19 3-19 Causal Hypotheses Positive relationship: An association between two variables in which they increase or decrease together Negative relationship: An association between two variables in which one increases while the other decreases

20 3-20 Characteristics of Good Hypotheses Follow from research questions Written clearly and simply Must be testable

21 3-21 Conceptualization Development of a model that shows variables and hypothesized or proposed relationships between variables Involves: – Identifying the variables for your research – Specifying hypotheses and relationships – Preparing a diagram (conceptual model) that visually represents the relationships you will study

22 3-22 Process of Conceptualization Identify variables for research Specify hypotheses and relationships Prepare a diagram that represents the relationships visually

23 3-23 Exhibit A Model of New Technology Adoption

24 3-24 Hypothesis Testing Hypothesis: An empirically testable though yet unproven statement developed in order to explain phenomena – Null hypothesis: A statistical hypothesis that is tested for possible rejection under the assumption that it is true – Alternative hypothesis: The hypothesis contrary to the null hypothesis, it usually suggests that two variables are related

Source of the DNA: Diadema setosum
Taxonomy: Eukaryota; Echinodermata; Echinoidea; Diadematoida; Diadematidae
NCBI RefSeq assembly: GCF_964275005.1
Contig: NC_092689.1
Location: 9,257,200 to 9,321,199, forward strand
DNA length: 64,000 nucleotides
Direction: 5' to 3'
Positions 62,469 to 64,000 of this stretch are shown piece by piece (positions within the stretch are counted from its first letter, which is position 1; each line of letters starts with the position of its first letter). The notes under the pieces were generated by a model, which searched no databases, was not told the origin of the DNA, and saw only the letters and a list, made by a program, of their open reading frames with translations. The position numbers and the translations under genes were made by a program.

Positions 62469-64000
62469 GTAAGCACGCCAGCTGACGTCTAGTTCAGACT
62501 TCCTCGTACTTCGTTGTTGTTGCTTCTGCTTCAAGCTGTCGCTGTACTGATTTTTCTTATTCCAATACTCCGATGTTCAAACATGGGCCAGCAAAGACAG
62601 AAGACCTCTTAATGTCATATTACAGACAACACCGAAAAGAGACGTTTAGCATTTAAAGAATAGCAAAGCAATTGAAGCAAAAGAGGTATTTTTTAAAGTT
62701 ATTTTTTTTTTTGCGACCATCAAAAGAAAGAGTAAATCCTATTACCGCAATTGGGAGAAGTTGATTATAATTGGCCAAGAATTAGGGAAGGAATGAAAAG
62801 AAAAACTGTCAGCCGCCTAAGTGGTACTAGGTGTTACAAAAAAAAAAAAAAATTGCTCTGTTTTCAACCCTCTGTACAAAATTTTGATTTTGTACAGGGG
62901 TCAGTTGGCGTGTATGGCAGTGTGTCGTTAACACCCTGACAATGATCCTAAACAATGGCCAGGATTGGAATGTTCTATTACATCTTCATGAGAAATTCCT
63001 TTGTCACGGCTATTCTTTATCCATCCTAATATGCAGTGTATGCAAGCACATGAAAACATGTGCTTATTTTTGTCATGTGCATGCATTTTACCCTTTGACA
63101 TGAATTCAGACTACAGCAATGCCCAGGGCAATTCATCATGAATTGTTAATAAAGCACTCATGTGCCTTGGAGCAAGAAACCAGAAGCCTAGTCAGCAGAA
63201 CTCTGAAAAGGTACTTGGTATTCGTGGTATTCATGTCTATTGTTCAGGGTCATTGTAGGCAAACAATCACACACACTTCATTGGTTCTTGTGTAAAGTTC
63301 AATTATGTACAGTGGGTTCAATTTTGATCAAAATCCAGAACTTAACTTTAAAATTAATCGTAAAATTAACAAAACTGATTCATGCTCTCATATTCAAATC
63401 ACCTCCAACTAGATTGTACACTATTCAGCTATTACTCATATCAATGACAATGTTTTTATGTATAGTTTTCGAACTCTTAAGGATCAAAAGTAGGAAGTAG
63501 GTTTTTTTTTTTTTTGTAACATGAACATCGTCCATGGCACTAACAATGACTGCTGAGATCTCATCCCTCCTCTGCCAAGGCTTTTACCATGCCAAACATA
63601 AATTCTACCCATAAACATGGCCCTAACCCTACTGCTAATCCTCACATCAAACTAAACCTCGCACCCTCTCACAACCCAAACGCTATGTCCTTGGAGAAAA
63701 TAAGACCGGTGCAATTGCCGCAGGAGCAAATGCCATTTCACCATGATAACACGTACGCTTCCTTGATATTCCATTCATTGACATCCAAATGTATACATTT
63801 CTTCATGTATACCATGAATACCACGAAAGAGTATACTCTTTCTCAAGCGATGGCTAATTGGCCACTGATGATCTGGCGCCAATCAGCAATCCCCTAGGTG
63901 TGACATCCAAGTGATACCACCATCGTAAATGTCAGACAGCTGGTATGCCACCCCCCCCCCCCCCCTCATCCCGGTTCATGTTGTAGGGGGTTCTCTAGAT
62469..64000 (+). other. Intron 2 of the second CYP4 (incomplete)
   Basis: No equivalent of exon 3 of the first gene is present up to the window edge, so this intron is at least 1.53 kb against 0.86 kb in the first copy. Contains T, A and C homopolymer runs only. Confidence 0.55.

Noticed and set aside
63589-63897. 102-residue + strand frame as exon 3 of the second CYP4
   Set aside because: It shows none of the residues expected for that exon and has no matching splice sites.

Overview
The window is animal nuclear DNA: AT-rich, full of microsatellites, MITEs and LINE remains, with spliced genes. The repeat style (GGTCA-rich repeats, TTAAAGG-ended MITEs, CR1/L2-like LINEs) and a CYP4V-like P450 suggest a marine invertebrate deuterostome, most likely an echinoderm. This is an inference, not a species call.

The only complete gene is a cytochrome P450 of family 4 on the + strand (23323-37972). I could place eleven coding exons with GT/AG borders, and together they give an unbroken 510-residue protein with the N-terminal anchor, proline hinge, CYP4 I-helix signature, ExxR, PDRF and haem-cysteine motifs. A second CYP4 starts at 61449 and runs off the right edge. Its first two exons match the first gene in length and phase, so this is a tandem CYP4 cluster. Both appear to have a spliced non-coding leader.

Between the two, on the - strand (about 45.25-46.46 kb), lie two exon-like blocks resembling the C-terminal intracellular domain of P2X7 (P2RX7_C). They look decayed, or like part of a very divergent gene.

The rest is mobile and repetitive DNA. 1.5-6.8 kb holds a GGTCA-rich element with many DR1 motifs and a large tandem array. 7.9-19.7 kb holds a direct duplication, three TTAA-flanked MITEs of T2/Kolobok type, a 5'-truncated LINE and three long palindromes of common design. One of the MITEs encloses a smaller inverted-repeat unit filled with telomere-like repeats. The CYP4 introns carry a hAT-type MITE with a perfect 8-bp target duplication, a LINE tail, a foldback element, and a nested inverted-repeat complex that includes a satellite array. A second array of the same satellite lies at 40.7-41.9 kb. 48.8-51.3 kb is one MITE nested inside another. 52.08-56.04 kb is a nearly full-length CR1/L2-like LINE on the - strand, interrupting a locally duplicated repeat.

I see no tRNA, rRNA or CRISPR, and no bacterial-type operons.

25 3-25 Hypothesis Testing A null hypothesis refers to a population parameter, not a sample statistic – Parameter: The true value of a variable – Sample statistic: The value of a variable that is estimated from a sample

26 3-26 Marketing Research in Action: The Santa Fe Grill Mexican Restaurant Should the owners of the Santa Fe Grill Mexican restaurant go back and restate their questions? – If no, why not? If yes, why? – Suggest how the research questions could be restated.

27 3-27 Marketing Research in Action: The Santa Fe Grill Mexican Restaurant Regarding the owners desire to understand the interrelationships between customer satisfaction, restaurant store image, and customer loyalty, develop a set of hypotheses that might be used to investigate these interrelationships.